The supply routes to the British in North Africa and to the Russians
in the Persian Gulf were harassed by both German and Japanese
submarines. Many ships were sunk in the Arabian Sea, the Indian
Ocean, and especially in the Mozambique Channel, a favorite hunting
ground for submarines.

An indication of both increased cargo traffic and submarine activity
in that theatre is shown by the fact that in 1941 only 20 Allied
merchant vessels of all kinds, totaling 73,155 tons, were sunk by
enemy action in the entire Indian Ocean. In 1942 the score leaped to
205 ships, a total of 724,485 tons. It dropped to 82 ships in 1943,
50 in 1944, and to only three in 1945.

Among the first American Liberty ships to make the Persian Gulf run
were the Francis L. Lee, Ralph Izzard, Jonathan Grout, and Abraham
Lincoln. The Izzard had sailed from Philadelphia in October, 1942,
and had been waiting to unload for three months when the Grout
arrived.

The Francis L. Lee sailed from the East Coast in August, 1942, and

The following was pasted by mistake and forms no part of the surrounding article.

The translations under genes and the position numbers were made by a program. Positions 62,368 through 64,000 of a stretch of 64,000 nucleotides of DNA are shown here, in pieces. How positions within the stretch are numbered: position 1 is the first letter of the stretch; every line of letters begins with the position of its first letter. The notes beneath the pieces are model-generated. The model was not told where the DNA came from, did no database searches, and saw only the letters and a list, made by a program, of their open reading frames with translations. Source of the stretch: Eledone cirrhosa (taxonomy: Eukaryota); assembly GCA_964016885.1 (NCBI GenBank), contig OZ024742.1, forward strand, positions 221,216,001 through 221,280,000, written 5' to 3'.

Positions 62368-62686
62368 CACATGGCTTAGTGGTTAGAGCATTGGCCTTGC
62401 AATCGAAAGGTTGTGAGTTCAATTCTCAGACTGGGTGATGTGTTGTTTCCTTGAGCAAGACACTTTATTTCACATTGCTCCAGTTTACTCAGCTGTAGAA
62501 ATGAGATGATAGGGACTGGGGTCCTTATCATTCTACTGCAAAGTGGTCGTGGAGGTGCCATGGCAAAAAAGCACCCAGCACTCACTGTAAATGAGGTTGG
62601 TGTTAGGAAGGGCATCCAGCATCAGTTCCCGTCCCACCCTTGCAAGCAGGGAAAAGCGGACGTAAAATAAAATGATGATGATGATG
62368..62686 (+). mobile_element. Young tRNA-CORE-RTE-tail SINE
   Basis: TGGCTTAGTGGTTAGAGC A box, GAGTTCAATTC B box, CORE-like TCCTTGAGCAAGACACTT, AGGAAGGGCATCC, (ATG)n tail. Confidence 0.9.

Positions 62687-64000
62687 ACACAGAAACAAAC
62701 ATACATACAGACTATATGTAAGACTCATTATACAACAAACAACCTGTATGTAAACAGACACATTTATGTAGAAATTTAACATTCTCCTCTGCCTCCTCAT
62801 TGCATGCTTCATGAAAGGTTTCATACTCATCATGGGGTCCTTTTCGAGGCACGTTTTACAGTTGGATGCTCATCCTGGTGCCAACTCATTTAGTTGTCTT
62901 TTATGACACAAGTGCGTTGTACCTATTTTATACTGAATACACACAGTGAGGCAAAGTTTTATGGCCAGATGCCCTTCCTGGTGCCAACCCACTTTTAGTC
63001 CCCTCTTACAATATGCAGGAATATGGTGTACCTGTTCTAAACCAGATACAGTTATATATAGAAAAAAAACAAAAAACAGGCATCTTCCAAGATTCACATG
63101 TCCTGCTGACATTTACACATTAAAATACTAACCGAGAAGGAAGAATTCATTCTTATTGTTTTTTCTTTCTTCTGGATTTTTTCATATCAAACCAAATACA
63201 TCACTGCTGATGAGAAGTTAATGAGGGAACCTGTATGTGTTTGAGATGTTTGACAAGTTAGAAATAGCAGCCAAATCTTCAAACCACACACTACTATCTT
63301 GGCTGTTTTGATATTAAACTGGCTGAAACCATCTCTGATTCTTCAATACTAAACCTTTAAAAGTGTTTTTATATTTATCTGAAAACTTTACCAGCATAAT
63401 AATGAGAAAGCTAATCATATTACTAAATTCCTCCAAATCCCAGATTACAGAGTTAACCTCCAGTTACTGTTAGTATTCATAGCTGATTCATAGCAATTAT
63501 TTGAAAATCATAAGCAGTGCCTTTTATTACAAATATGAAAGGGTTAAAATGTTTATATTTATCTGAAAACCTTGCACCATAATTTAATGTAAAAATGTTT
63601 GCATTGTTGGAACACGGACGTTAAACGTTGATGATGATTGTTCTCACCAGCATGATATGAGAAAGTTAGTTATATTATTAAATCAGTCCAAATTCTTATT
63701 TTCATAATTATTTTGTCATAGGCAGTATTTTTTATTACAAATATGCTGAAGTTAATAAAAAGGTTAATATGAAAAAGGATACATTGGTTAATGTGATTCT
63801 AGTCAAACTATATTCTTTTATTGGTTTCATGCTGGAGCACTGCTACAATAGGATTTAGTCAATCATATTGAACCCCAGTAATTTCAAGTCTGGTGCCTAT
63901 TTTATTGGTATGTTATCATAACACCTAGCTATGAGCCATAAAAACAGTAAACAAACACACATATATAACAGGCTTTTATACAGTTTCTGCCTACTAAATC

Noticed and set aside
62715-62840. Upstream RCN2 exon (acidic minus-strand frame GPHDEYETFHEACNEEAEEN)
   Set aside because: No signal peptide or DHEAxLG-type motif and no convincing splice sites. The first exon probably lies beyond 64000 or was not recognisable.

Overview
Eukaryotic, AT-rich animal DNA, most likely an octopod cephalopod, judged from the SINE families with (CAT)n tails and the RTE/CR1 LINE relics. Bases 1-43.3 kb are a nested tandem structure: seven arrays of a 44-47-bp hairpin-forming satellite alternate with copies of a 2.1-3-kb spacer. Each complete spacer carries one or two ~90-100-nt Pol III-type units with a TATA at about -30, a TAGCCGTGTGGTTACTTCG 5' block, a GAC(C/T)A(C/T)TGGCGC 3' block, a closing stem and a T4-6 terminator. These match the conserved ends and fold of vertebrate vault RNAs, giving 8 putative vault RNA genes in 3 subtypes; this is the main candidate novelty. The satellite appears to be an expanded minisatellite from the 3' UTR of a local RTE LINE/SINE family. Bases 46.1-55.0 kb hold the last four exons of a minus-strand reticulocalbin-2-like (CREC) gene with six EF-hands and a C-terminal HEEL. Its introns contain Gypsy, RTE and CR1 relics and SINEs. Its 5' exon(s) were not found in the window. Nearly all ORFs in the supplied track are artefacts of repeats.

took the Cape Horn route by way of the Panama Canal. Luckier than
most ships at that stage of the war, she laid at anchor only two
weeks in the Shatt-Al-Arab before proceeding to Khorramshahr for
discharge. Then came a long trip to Rio de Janeiro for orders,
thence to British Guinea for bauxite. She returned home almost a
year after starting her initial loading in June of 1942.

The Jonathan Grout reached the Shatt-Al-Arab in March, 1943, 80 days
out of New York. From Panama on, she sailed without escort and had
sighted but one other vessel between Panama and Fremantle.

In the Indian Ocean, British naval forces warned the Jonathan Grout
to be alert for enemy surface raiders and submarines. The next night
lookouts saw a bluish flare, too bright to be a falling star. It was